The film Hans Westmar directed by Hans Wenzler had a slightly turbulent route to the screens. Originally entitled Horst Wessel Goebbels cancelled its premiere originally billed for the 9th October 1933. Goebbels did this on the grounds that ‘the film compromised the hero’s stature and menaced the interests of the state and the German people.’ (Faletti, 27). Goebbels wanted some revisions and also wanted the name of the hero changed and the name of the film. The premiere eventually took place on 13 December 1933.
For plot and mise en scene see Faletti (2000).
Were there deeper underlying reasons for Goebbels’ decision?
Faletti (2000) is concerned with drawing comparisons with stylistic attributes taken from Weimar cinema which is useful, however I argue here that she might possibly be missing a more valuable point here. Why should Goebbels have taken such a disliking to the original Hans Westmar previously entitled Horst Wessel? This is a question which the specialist scholars have omitted to take up and in some cases elided out of intellectual enquiry in an entirely speculative way. Sabine Hake (2001) for example comments: Hans Westmar about the first “martyr” of the movement, required significant changes because of its presumably unflattering portrayal of National Socialism.” (My emphasis: Hake, 2001 p 26) As I argue below there is a far more plausible explanation which responds to the rapidly shifting pattern of politics in Nazi ruled Germany. Making unsubstantiated presumptions isn’t a particularly useful or scholarly way of proceeding.
Faletti too, slips over the nature of the changes in attitude from Goebbels yet this has to be a particularly interesting question. It is notable that on the 9th of September when the Horst Wessel version of the film was to be premiered Goebbels came out with his well known opinions about the nature of ‘propaganda’ films:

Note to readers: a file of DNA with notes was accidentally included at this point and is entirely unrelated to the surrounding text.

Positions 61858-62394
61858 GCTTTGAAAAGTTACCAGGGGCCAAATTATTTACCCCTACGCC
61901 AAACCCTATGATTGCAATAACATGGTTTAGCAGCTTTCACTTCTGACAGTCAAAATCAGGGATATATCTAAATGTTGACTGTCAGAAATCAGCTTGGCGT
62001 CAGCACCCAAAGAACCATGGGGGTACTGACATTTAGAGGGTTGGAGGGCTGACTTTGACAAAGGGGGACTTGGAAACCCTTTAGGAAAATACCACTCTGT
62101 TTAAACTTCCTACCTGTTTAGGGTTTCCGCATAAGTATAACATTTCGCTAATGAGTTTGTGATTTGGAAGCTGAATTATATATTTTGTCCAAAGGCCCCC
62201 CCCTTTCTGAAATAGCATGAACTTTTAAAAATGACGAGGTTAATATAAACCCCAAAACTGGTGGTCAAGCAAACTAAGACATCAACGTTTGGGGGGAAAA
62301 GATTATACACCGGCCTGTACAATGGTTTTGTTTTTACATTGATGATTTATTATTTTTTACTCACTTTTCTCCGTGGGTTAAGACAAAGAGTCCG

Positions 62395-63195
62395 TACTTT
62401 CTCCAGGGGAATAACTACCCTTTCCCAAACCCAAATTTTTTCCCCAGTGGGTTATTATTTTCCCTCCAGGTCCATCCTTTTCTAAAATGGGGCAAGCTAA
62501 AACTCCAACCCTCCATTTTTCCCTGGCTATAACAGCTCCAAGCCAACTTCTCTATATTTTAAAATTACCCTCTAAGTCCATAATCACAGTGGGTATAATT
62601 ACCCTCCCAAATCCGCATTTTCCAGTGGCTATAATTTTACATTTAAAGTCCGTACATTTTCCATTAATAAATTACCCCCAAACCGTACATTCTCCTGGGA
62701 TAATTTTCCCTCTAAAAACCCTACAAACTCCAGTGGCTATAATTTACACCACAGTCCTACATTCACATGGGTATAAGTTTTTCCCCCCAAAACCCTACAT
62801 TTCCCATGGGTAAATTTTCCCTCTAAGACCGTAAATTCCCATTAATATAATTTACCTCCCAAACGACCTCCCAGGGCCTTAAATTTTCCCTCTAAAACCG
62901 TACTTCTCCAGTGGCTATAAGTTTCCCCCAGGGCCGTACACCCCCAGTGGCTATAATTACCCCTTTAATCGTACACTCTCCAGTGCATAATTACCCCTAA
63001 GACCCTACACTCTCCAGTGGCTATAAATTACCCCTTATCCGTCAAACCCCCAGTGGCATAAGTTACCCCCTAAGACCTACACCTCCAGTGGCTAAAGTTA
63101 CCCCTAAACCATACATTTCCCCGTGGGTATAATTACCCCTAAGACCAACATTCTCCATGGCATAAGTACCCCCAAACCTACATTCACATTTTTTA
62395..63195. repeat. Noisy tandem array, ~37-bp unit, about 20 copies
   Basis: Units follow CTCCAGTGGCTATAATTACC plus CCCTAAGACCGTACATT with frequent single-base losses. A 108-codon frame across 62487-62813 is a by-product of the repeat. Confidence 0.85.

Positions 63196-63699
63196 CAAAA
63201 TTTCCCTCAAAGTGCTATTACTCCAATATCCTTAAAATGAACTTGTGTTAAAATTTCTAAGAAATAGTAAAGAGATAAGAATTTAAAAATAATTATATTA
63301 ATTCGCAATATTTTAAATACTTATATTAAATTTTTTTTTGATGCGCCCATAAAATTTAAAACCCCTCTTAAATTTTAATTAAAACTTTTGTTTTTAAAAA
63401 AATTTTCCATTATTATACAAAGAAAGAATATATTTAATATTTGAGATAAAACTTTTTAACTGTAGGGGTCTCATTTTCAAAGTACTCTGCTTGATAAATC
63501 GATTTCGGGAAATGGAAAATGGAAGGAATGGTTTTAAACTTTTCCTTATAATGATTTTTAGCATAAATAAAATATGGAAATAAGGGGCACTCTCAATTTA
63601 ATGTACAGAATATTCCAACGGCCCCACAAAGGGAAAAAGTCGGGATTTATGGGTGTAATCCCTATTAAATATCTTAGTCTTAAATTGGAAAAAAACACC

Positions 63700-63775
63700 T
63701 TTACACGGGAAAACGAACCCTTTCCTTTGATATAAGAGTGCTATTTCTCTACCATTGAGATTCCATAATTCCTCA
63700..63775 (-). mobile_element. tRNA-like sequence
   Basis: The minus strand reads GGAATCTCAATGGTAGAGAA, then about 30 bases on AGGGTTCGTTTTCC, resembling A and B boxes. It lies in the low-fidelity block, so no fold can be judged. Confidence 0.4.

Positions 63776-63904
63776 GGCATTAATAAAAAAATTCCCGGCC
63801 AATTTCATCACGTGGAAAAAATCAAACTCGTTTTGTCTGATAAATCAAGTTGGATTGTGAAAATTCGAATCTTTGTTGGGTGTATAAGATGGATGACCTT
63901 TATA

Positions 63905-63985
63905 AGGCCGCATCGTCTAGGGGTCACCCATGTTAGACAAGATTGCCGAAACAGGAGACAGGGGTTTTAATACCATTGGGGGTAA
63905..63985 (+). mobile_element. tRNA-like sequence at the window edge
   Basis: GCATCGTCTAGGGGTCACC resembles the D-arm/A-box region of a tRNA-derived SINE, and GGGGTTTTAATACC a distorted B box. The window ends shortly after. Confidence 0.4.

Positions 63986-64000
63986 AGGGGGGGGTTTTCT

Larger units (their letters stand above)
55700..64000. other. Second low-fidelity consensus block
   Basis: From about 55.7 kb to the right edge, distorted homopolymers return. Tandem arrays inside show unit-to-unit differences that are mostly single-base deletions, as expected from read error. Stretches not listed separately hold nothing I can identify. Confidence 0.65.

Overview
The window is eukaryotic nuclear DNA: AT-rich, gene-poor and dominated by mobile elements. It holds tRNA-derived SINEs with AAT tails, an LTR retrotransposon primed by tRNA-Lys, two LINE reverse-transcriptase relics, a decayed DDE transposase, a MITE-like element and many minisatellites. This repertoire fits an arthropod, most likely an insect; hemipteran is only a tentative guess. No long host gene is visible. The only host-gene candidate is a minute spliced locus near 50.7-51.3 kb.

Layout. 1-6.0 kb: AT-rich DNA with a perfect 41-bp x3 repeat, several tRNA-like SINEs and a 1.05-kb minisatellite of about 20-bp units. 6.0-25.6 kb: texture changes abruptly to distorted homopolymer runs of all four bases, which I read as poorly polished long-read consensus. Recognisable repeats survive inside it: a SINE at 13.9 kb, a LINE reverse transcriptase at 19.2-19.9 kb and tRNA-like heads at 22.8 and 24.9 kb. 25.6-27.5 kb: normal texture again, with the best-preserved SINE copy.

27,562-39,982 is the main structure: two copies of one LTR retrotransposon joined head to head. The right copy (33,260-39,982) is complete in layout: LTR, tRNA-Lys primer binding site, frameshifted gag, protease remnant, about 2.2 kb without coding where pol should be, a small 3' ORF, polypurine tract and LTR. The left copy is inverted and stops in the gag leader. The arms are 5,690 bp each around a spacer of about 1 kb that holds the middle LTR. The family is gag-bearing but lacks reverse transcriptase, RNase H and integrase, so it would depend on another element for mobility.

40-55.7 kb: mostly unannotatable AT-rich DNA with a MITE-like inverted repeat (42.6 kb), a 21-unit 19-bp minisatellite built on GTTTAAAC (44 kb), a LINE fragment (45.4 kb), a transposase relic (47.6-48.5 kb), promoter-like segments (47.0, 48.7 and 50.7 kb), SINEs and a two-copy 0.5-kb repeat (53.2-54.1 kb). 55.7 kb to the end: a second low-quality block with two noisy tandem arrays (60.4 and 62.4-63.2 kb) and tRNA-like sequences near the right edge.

We National Socialists do not place any particular value on our SA marching across stage or screen. Their domain is in the street … the National Socialist government has never asked that SA films should be made. On the contrary – it sees danger in a surplus of them. (Goebbels cited Taylor 1998 p 148)
It seems abundantly clear that Goebbels considers that there is a lot at stake here. This seems a lot of trouble to go to on the surface, lets face it that great piece of “Art” with a capital A (for Riefenstahl and her apologists at least), is little more than a huge bunch of Nazis marching about and standing to attention. We can either take Riefenstahl at face value (probably unwise) claiming that Goebbels and she didn’t see eye to eye and that Hitler somehow overrode things or we can try and look deeper into the political situation amongst the Nazis themselves as it was unfurling.
The Horst Wessel song written by the martyred Nazi became a battle hymn and as such was hugely symbolically significant: That such an open celebration of brutal physical force could become the battle-hymn of the Nazi Party speaks volumes for the central role that violence played in its quest for power. (Evans, 2003: p 268)
If we take into account the fact that By the summer of 1933 the creation of a one party was virtually complete (Evans, 2003 p374) and that as Goebbels put it the Nazis were on The road to the total state. Our revolution has an uncanny dynamic (Goebbels cited Evans, 2003, 174) then we can see that over a very short time an initial set of problems was becoming superseded by another.
The Nazis had successfully brought on board many of the middle-classes as members as well as gaining the approval of many of the elites. But many of these people were being alienated by not only the brutality of the SA but also by the fact that many of the SA leadership around Roehm were interested in a further revolution where the leading capitalists were nationalised immediately, and at the same time the Roehm faction of the SA saw itself as the military vanguard of the new state. Neither of these developments was welcome amongst the leadership around Hitler and Goebbels.